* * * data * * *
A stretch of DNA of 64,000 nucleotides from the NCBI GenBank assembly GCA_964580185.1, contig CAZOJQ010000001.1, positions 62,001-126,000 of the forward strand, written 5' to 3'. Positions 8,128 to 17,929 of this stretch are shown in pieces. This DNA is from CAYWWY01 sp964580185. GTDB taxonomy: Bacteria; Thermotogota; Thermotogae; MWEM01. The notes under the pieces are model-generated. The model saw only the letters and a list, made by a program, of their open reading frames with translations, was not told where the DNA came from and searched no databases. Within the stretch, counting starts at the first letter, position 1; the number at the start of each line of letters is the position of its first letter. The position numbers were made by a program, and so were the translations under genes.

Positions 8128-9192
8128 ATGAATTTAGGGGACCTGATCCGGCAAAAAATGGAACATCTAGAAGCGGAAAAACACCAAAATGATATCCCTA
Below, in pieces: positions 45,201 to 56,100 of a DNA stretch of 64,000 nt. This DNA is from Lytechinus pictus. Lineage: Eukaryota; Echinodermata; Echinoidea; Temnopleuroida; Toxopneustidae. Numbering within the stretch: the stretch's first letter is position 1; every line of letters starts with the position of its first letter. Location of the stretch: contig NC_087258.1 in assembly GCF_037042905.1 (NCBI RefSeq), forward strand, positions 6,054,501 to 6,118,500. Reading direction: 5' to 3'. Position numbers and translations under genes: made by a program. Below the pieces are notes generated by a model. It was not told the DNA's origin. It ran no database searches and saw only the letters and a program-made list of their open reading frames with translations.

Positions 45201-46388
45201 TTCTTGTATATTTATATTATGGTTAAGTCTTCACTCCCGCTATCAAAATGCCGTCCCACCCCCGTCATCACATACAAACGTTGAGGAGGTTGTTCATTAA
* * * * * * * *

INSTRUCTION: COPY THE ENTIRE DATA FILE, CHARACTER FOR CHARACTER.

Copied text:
A stretch of DNA of 64,000 nucleotides from the NCBI GenBank assembly GCA_964580185.1, contig CAZOJQ010000001.1, positions 62,001-126,000 of the forward strand, written 5' to 3'. Positions 8,128 to 17,929 of this stretch are shown in pieces. This DNA is from CAYWWY01 sp964580185. GTDB taxonomy: Bacteria; Thermotogota; Thermotogae; MWEM01. The notes under the pieces are model-generated. The model saw only the letters and a list, made by a program, of their open reading frames with translations, was not told where the DNA came from and searched no databases. Within the stretch, counting starts at the first letter, position 1; the number at the start of each line of letters is the position of its first letter. The position numbers were made by a program, and so were the translations under genes.

Positions 8128-9192
8128 ATGAATTTAGGGGACCTGATCCGGCAAAAAATGGAACATCTAGAAGCGGAAAAACACCAAAATGATATCCCTA
Below, in pieces: positions 45,201 to 56,100 of a DNA stretch of 64,000 nt. This DNA is from Lytechinus pictus. Lineage: Eukaryota; Echinodermata; Echinoidea; Temnopleuroida; Toxopneustidae. Numbering within the stretch: the stretch's first letter is position 1; every line of letters starts with the position of its first letter. Location of the stretch: contig NC_087258.1 in assembly GCF_037042905.1 (NCBI RefSeq), forward strand, positions 6,054,501 to 6,118,500. Reading direction: 5' to 3'. Position numbers and translations under genes: made by a program. Below the pieces are notes generated by a model. It was not told the DNA's origin. It ran no database searches and saw only the letters and a program-made list of their open reading frames with translations.

Positions 45201-46388
45201 TTCTTGTATATTTATATTATGGTTAAGTCTTCACTCCCGCTATCAAAATGCCGTCCCACCCCCGTCATCACATACAAACGTTGAGGAGGTTGTTCATTAA